I have always associated that word with death. I have great respect for those experiencing grief due to the loss of a loved one. I have also lived in that space but know well those experiences are individual. Grief is a call to arms for us to “stand in the circle of grief” as beautifully expressed by my friend Blair Meeks in her book by the same name. We stand together, we listen, we sit quietly. Our presence is a witness to our care and concern, our love for those in pain. We respond in tangible ways that hopefully bring comfort. And we pray. I am grateful to know that happens and have been grateful when our family has been the recipients.
But I think so often about the many others who grieve while still living. Those who waken every day to sorrow, without hope, without inclusion.
Those who suffer racism and its personal and systemic effects…..systemic effects that translate to personal. Racism unrecognized, buried by conditioning.
The immigrant designated as illegal and without value, fear their constant companion. Many separated from their young children, their hopes for a peaceful existence housed in detention centers.
The refugee, here “legally” but equally disdained because of a mentality of scarcity, fear driven by inaccurate rhetoric.
Those who live in poverty, the working poor, without access to healthy foods in food deserts, adequate health care, unequal education, the respect of their community members. Banished to live in communities that isolate until gentrification drives them to rental spaces miles away from jobs that pay minimum wage.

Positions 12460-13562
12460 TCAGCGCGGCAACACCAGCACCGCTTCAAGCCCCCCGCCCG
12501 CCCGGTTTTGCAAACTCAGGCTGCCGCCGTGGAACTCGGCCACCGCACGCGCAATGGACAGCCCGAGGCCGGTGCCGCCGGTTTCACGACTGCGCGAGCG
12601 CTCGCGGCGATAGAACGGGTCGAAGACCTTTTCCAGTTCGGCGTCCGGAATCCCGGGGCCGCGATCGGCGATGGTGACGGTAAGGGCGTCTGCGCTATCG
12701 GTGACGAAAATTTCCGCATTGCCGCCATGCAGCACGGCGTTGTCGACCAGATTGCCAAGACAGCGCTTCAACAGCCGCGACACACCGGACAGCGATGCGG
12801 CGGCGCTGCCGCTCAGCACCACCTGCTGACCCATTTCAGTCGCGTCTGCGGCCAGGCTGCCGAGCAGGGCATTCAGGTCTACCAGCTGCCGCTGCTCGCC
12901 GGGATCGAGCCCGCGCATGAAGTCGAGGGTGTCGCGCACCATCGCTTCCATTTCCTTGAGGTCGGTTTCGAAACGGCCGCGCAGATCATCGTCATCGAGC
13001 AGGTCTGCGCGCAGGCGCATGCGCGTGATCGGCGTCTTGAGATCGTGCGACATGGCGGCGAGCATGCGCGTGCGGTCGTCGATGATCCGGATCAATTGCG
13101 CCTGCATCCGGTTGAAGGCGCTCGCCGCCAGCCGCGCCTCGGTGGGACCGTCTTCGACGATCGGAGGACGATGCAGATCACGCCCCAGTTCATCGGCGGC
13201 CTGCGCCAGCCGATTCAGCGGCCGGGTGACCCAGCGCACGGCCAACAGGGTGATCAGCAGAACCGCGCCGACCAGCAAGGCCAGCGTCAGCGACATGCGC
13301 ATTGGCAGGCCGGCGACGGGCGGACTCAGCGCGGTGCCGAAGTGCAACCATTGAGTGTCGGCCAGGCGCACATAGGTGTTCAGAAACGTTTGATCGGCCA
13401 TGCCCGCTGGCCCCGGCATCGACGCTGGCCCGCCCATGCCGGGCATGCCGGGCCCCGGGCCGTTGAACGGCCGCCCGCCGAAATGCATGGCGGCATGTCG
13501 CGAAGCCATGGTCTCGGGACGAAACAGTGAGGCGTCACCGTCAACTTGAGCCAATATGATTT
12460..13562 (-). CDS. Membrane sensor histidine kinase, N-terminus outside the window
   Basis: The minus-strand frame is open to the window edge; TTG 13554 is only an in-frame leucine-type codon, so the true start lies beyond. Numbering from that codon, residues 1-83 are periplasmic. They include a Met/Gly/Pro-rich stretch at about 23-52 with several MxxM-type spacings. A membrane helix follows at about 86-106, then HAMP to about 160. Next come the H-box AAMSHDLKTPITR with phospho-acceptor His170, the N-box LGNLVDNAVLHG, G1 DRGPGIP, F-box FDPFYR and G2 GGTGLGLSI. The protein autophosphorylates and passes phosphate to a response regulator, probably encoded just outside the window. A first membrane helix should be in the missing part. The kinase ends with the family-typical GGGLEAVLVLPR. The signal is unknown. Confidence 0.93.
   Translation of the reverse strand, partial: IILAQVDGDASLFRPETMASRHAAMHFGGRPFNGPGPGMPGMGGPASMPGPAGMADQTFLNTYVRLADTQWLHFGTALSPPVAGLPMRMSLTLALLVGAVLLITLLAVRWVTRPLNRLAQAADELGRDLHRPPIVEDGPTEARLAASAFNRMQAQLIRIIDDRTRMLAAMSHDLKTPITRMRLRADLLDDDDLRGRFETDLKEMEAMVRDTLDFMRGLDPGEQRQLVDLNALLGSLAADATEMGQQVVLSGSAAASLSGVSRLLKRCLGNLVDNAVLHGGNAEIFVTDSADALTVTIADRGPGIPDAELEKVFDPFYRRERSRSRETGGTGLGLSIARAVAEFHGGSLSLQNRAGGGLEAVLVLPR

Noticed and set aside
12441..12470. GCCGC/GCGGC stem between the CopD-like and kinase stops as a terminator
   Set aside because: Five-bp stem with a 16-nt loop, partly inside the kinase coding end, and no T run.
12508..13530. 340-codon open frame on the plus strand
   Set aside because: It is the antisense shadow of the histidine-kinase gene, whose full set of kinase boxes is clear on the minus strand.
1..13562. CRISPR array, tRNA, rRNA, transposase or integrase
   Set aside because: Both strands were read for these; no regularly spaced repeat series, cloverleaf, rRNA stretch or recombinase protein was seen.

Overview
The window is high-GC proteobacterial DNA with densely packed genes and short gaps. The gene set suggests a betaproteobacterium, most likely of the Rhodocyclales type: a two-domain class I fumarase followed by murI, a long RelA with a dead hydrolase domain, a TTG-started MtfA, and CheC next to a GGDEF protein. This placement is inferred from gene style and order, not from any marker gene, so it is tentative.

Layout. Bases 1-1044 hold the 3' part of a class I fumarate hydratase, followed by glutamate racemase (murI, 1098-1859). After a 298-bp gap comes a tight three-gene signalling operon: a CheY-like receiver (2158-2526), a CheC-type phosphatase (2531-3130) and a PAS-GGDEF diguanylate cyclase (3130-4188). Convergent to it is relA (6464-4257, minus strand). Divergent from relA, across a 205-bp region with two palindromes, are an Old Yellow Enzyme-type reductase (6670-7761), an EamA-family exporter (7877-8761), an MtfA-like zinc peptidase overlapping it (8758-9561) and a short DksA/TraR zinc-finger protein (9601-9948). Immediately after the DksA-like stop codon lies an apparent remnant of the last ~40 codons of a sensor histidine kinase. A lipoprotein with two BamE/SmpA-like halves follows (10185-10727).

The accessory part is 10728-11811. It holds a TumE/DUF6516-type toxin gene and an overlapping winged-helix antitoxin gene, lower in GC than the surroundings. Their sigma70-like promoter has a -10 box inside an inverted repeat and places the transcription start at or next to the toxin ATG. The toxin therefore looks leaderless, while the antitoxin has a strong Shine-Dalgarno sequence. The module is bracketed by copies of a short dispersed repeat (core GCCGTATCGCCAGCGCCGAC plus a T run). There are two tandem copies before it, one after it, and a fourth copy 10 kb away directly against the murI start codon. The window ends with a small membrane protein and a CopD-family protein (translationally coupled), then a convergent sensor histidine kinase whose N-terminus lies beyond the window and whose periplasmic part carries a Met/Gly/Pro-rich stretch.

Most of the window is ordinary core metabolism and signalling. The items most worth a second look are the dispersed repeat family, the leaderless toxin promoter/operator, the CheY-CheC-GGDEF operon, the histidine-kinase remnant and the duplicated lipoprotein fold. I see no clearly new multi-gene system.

Our LGBTQ friends who are maligned, judged and subject to limits that diminish their very beings and often prevent living into their potential.
All have to “qualify” and prove themselves worthy, feeling they are “less than”, knowing they will never qualify.
And the list goes on.
So for these grieving people, compassion loses to exclusion, prayers remain unspoken. We are not present. Care and concern aren’t emergent because there is no “end” to their grief and their sorrow is deemed self inflicted.
There is no celebration of their lives, their stories. Judgement shuts down knowing one another. The presuppositions paralyze any chance for building relationships.
Categorizing by disagreement offends the gospel message that clearly calls us to love. Those verses don’t mention agreement as a requirement.
We fail to recognize unending grief. We are afraid to look.